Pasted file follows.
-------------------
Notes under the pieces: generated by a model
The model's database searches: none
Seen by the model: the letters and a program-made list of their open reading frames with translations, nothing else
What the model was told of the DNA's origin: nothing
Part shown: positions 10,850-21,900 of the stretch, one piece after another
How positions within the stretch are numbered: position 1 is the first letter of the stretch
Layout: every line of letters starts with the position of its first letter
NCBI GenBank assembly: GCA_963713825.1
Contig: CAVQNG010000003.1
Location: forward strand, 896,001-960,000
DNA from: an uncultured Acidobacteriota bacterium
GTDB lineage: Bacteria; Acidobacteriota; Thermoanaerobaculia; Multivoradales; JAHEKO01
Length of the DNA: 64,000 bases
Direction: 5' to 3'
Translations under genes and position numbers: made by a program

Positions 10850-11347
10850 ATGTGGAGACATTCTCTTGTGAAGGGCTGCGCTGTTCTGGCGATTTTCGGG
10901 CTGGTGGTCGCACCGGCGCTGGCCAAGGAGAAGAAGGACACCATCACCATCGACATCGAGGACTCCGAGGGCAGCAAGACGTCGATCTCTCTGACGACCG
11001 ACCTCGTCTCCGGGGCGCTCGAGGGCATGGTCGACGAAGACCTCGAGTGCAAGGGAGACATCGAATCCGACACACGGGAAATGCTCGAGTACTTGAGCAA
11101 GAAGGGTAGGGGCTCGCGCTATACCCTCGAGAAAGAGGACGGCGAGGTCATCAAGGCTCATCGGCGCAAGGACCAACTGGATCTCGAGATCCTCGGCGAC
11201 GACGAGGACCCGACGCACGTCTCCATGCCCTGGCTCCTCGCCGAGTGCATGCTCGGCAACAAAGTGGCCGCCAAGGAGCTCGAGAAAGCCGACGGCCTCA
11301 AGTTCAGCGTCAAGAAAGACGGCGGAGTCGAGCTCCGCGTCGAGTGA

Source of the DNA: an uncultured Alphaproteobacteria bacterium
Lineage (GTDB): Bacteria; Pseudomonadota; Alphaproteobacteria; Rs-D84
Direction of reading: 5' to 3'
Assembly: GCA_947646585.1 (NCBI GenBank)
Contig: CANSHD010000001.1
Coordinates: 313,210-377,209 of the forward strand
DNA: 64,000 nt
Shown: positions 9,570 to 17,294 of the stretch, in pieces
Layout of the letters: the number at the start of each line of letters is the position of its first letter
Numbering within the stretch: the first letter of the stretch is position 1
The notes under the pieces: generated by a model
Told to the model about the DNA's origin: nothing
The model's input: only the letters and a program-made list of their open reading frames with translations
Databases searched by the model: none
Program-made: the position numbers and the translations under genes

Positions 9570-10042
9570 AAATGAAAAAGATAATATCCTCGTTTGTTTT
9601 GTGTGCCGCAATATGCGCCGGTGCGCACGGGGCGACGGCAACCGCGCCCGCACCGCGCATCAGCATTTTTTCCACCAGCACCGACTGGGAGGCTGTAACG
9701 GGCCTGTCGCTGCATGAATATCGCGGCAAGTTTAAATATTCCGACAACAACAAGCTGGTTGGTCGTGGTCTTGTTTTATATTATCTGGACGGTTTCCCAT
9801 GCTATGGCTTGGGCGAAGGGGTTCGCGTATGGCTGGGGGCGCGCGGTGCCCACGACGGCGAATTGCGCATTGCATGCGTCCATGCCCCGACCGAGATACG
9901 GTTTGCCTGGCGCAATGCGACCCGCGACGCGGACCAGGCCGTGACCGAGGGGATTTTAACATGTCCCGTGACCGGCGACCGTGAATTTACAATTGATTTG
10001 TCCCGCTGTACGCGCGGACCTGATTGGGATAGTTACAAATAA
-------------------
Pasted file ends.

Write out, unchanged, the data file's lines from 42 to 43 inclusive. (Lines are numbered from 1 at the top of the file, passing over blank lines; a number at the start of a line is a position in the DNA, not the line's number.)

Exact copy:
9801 GCTATGGCTTGGGCGAAGGGGTTCGCGTATGGCTGGGGGCGCGCGGTGCCCACGACGGCGAATTGCGCATTGCATGCGTCCATGCCCCGACCGAGATACG
9901 GTTTGCCTGGCGCAATGCGACCCGCGACGCGGACCAGGCCGTGACCGAGGGGATTTTAACATGTCCCGTGACCGGCGACCGTGAATTTACAATTGATTTG